Wednesday, January 20, 2010
He walks alone: The Book of Eli
He walks alone across a colorless desert wasteland. He demonstrates fantastic skill with bow and arrow, machete, and shotgun. He answers with a terse “No” when the attractive Solara (Mila Kuni) asks if she can accompany him. When Solara witnesses his incredible martial arts skills, she wonders, “Who are you?” Is this the man without a name in an austere, violent spaghetti Western? No. This is a man called Eli, played by Denzel Washington (whose presence carries this Hughes brothers film), in an austere, violent addition to the post-apocalyptic genre that has all the trappings of a Western with shades of Mad Max (all those souped-up vehicles that seem to find enough gas in a world devastated by nuclear war).
A world in which you eat stray cats, barter for clean water, and try to stay away from marauding gangs of cannibals (outlaws) is a perfect setting for a dusty, crumbling Western town (with a dilapidated J. Crew) ruled by same-old-sleazy-villain Gary Oldman as Carnegie (yeah, those industrial tycoons were capitalist monsters) who is reading up on the history of Mussolini but is looking for a special book: that sacred book that has the power to unite people. (Wonder what book it is?) And Eli just happens to be carrying said book when he wanders into this tough Western town to get a battery charged so he can listen to his iPod as he wanders.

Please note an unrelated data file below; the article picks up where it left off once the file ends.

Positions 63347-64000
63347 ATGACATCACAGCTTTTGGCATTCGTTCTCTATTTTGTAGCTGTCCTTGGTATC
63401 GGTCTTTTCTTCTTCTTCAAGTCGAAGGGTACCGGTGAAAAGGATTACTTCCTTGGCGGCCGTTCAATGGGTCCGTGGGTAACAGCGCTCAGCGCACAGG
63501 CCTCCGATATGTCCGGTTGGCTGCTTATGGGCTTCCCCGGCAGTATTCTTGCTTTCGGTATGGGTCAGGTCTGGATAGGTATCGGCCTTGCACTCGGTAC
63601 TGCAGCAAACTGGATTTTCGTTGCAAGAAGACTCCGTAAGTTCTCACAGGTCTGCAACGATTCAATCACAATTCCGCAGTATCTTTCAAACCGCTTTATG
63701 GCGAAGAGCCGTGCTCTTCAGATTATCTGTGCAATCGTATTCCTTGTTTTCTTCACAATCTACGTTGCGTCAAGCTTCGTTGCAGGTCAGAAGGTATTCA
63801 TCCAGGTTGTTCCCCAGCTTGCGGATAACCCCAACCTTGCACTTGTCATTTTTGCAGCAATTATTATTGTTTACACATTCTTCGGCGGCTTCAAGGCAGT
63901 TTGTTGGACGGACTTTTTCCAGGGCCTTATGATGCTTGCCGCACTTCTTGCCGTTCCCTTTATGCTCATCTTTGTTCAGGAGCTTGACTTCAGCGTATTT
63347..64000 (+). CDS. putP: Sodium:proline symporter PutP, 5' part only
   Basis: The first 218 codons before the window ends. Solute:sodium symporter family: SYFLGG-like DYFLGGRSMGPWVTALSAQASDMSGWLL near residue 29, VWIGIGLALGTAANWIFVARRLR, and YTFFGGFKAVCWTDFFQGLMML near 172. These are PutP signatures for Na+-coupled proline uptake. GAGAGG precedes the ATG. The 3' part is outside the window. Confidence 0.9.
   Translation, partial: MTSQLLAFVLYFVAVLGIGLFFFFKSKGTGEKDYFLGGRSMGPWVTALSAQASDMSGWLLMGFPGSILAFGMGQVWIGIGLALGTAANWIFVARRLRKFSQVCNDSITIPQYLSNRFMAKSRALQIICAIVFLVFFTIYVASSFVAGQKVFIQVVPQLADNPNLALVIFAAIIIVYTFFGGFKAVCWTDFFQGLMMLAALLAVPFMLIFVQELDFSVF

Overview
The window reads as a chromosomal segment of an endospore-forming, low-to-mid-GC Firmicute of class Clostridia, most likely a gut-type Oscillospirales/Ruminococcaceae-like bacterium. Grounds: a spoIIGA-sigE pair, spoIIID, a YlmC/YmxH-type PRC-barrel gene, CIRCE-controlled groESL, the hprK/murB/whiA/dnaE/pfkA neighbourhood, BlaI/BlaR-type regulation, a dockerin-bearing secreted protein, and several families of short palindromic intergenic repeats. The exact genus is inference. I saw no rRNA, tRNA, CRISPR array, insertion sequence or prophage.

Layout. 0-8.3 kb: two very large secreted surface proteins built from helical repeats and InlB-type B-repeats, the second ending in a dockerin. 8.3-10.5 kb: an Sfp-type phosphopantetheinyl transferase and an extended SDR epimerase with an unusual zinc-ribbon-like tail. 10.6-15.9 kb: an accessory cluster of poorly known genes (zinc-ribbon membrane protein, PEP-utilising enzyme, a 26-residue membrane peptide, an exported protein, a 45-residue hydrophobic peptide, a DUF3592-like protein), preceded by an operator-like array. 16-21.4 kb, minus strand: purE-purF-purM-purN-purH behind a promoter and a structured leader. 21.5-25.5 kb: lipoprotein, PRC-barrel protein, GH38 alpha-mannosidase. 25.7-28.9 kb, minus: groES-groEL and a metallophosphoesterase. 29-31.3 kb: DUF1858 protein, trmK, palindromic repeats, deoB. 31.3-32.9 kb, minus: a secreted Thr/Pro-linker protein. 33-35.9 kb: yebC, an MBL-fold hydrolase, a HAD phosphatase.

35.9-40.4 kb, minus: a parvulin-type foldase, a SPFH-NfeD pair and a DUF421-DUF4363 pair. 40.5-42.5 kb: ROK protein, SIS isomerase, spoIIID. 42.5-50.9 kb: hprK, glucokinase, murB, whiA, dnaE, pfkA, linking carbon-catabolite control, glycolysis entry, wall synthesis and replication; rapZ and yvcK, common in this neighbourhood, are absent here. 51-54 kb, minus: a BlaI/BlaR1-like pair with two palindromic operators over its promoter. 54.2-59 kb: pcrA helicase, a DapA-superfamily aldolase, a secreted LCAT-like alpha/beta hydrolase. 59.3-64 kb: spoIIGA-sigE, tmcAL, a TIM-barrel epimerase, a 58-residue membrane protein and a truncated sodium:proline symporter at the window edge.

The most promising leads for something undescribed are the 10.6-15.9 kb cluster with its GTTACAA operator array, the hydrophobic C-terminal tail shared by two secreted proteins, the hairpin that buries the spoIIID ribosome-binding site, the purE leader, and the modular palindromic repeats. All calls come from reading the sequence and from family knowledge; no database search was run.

In addition to other violent martial arts combats in which severed heads and limbs and sprays of blood are shown in kind of cool but somewhat cartoonish silhouette, a showdown must ensue in this wasteland town. Because Carnegie wants that damn book so he can use it to gain power! (What are the advantages of power when the world’s like this? More food? Better water? Concubines? I guess. Take over the whole devastated world?) The shootout in town is fun, and this is followed by another standard Western movie scene: the shootout at the besieged house whose thin wooden walls get riddled by small arms fire – and, in this case, a Gatling gun and an RPG. In another tribute to Westerns, Carnegie’s right-hand man, the dude wielding the RPG launcher, likes to whistle an Ennio Moricone theme (actually from Once Upon a Time in America, but you get the point).
I enjoyed Washington’s role and his portrayal of this butt-kicking man of faith, and I loved the Western elements. The ending, reminiscent of Fahrenheit 451, takes us to a devastated San Francisco where the Golden Gate Bridge has a big hole in it, and humanity’s last best bastion of hope is on Alcatraz. I liked the hopeful ending, how Eli fools Carnegie when it comes time to relinquish the book, and the whole veneration of books theme. I also enjoy Denzel Washington and any movie that resembles a Western. Not bad for my first viewing of a film released in 2010, and here's hoping this turns out to be a great year in film.